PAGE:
Why do people like to fool each other — or at least try to — on the first day of April? No one really knows for sure, but it’s one of the most enduring unofficial holidays, celebrated (or in some cases, barely tolerated
) in dozens of countries. And for whatever reason, the technology world is even more fond of this holiday than probably any other. In this post, we’ve collected some of our favorite pranks and bogus news stories from today for your amusement — if you come across any that you particularly enjoyed, feel free to add them in the comments.
But before we get started, it’s worth noting that one of the biggest April Fools’ jokes of all time might be the day itself. No one can seem to agree on how or why it became popular. One theory is that it started with the change to the Gregorian calendar in 1582
, which moved New Year’s Day from the last week of March to January. Those who continued to celebrate in March (a celebration that usually lasted until April 1) were called April Fools. The only problem with that theory is that there are references to the idea of April and fools that pre-date the change to the Gregorian calendar.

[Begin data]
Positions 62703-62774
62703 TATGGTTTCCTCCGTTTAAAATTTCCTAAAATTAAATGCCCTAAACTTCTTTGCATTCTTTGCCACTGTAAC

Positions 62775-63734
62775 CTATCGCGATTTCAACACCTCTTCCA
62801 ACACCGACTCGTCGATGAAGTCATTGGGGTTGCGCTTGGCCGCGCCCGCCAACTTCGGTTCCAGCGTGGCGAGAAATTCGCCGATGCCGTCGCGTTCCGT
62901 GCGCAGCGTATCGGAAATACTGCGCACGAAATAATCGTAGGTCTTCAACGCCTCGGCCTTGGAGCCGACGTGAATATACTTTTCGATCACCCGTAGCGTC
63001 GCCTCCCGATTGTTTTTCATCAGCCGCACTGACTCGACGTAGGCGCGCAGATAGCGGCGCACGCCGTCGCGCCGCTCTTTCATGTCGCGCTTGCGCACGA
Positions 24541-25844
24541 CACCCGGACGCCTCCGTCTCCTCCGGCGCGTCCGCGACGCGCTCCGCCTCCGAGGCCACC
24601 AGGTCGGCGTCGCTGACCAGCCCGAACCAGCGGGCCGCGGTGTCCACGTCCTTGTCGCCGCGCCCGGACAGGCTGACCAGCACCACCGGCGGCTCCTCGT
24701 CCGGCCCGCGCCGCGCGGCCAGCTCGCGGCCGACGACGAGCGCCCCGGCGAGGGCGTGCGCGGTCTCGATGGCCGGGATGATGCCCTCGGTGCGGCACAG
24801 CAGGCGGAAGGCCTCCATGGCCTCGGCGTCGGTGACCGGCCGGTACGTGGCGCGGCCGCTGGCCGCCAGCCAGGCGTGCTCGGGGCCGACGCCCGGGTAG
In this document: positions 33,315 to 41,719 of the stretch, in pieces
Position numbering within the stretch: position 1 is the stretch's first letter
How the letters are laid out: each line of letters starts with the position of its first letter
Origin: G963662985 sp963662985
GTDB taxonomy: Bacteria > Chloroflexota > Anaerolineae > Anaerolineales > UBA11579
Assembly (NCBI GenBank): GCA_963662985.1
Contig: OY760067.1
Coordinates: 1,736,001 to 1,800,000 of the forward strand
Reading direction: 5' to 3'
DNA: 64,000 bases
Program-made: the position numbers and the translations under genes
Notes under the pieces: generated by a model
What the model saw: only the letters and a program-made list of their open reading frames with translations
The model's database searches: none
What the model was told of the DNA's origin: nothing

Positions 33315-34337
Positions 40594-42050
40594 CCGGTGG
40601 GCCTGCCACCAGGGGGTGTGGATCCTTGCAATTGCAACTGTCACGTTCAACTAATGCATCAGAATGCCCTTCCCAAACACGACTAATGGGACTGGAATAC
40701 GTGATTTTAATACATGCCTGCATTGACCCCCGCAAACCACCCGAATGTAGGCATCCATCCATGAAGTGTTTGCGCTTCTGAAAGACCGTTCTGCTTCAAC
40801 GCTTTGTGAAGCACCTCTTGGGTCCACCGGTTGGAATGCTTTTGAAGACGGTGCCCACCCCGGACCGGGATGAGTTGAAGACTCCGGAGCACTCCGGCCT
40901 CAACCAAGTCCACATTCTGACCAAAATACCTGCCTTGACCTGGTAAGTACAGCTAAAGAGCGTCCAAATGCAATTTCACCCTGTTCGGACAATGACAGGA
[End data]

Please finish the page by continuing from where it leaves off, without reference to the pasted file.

Another theory is that it started with the Persian tradition of playing pranks on people on the 15th day of the New Year’s celebration of Norouz, which usually falls on April 1 and is known as Sizdah Bedar. This tradition apparently goes back to 536 B.C. And to make things extra-confusing, plenty of countries celebrate something like April Fools’ on other days
— like the 28th of December. If you want to see what April Fool was like in 1861 in the United States, check out this fascinating post from the NYT
And now, on to the monkeyshines, drollery and shenanigans:
If geekish pranks are your thing, the site Hacker News is collecting them
, including a new product that acts like AdBlock in real life: a pair of goggles that remove advertising
from whatever you’re looking at. And even Wikipedia has gotten into the April Fools’ Day game — but what appear to be fake articles are actually links to factual information that isn’t really what it seems
, like the fact that Batman is half female